Myanmar's navy seized a boat packed with 727 people off the country's southern coast on Friday, the government said, about a week after it found a similar vessel it said carried around 200 Bangladeshi migrants.Most of those on board...

Myanmar released the results of its first nationwide census in 30 years on Friday, but the survey excluded the country's Muslim Rohingya minority, who complain of deep state-sanctioned discrimination.

Most of Myanmar's 1.1 million Rohingya are stateless and live in apartheid-like conditions in the western state of Rakhine. Almost 140,000 were displaced in deadly clashes with majority Buddhists in Rakhine in 2012.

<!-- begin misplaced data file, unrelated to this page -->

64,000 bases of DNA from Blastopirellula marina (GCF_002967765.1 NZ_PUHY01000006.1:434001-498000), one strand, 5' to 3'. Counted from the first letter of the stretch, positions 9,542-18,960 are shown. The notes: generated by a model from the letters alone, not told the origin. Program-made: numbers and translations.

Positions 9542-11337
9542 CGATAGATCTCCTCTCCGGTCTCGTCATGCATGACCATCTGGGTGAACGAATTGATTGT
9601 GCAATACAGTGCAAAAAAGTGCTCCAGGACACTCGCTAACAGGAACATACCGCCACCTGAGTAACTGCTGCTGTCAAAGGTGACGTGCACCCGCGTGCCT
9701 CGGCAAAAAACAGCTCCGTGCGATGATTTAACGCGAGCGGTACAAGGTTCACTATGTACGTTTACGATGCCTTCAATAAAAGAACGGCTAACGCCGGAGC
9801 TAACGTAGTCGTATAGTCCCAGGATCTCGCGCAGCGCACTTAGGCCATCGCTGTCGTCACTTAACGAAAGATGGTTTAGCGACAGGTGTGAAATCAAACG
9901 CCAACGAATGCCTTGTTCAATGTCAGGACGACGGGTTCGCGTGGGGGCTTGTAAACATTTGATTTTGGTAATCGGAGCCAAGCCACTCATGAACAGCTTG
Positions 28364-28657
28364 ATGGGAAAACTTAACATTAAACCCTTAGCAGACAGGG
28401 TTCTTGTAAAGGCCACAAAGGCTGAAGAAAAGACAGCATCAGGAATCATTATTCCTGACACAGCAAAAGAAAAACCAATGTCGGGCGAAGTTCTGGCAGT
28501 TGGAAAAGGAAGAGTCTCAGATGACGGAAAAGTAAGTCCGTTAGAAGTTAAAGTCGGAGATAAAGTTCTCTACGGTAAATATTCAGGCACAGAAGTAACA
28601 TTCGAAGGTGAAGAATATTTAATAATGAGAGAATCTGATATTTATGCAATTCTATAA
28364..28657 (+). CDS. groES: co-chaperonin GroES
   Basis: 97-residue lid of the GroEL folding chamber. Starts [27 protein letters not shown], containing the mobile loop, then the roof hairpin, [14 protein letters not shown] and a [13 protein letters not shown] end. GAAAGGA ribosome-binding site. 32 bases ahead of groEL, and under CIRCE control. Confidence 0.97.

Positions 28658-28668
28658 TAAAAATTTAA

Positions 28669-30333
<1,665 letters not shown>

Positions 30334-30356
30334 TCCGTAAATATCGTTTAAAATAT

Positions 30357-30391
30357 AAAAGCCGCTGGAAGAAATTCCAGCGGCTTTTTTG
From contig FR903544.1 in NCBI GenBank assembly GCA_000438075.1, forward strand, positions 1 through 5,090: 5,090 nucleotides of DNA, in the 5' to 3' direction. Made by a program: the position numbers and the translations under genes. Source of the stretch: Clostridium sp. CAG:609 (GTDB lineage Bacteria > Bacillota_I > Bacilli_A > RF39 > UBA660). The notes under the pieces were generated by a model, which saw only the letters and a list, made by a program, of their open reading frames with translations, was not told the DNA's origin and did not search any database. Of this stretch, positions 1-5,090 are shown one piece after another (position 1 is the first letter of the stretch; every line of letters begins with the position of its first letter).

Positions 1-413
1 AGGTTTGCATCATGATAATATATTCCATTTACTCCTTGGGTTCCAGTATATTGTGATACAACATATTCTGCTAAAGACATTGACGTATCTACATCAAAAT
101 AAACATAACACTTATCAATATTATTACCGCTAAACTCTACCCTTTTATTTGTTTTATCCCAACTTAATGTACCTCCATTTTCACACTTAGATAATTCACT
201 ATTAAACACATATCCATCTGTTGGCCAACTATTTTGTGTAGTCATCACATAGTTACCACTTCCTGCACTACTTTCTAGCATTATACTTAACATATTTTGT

Delegates from Southeast Asian countries were gathered in the Thai capital on Friday for talks on the "boat people"crisis.

Thousands of migrants, many of them Rohingya, are adrift on boats abandoned by traffickers after a recent crackdown in Thailand. Myanmar said it could not be held responsible.

Read More

Friday 29 May 2015

Aust urges regional asylum solution

Australia is ready to boost aid to Southeast Asia in response to its asylum seeker crisis, says a senior immigration official.
Australia is calling on Southeast Asia to achieve a sustainable solution to the region's asylum seeker crisis, especially in Myanmar where thousands of Muslim Rohingya have fled poverty and persecution.Immigration and Border Protection Portfolio...

More than 2,500 migrants could still be stranded on boats in the Bay of Bengal and Andaman Sea, according to estimates by the United Nations, as Thailand prepares to host a regional meeting it said was focused on "immediate action" to tackle the crisis.